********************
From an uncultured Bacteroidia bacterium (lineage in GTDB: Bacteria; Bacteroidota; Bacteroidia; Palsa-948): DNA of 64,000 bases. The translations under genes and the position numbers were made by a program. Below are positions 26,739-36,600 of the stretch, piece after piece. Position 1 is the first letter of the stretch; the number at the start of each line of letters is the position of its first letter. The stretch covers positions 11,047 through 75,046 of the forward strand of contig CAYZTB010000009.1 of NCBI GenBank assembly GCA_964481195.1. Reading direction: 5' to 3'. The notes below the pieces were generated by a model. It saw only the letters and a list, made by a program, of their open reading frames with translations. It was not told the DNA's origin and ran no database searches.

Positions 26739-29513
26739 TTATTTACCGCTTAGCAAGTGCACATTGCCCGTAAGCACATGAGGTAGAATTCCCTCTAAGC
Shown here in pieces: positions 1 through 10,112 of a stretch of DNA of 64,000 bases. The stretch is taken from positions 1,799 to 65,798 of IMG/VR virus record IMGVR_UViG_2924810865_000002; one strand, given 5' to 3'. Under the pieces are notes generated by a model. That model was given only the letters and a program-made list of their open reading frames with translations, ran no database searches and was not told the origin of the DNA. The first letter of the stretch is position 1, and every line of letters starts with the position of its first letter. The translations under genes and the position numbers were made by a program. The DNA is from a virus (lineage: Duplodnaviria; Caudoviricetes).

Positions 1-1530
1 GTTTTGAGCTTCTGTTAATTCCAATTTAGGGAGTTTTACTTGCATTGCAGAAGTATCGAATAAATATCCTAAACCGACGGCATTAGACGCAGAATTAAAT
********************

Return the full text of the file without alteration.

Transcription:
From an uncultured Bacteroidia bacterium (lineage in GTDB: Bacteria; Bacteroidota; Bacteroidia; Palsa-948): DNA of 64,000 bases. The translations under genes and the position numbers were made by a program. Below are positions 26,739-36,600 of the stretch, piece after piece. Position 1 is the first letter of the stretch; the number at the start of each line of letters is the position of its first letter. The stretch covers positions 11,047 through 75,046 of the forward strand of contig CAYZTB010000009.1 of NCBI GenBank assembly GCA_964481195.1. Reading direction: 5' to 3'. The notes below the pieces were generated by a model. It saw only the letters and a list, made by a program, of their open reading frames with translations. It was not told the DNA's origin and ran no database searches.

Positions 26739-29513
26739 TTATTTACCGCTTAGCAAGTGCACATTGCCCGTAAGCACATGAGGTAGAATTCCCTCTAAGC
Shown here in pieces: positions 1 through 10,112 of a stretch of DNA of 64,000 bases. The stretch is taken from positions 1,799 to 65,798 of IMG/VR virus record IMGVR_UViG_2924810865_000002; one strand, given 5' to 3'. Under the pieces are notes generated by a model. That model was given only the letters and a program-made list of their open reading frames with translations, ran no database searches and was not told the origin of the DNA. The first letter of the stretch is position 1, and every line of letters starts with the position of its first letter. The translations under genes and the position numbers were made by a program. The DNA is from a virus (lineage: Duplodnaviria; Caudoviricetes).

Positions 1-1530
1 GTTTTGAGCTTCTGTTAATTCCAATTTAGGGAGTTTTACTTGCATTGCAGAAGTATCGAATAAATATCCTAAACCGACGGCATTAGACGCAGAATTAAAT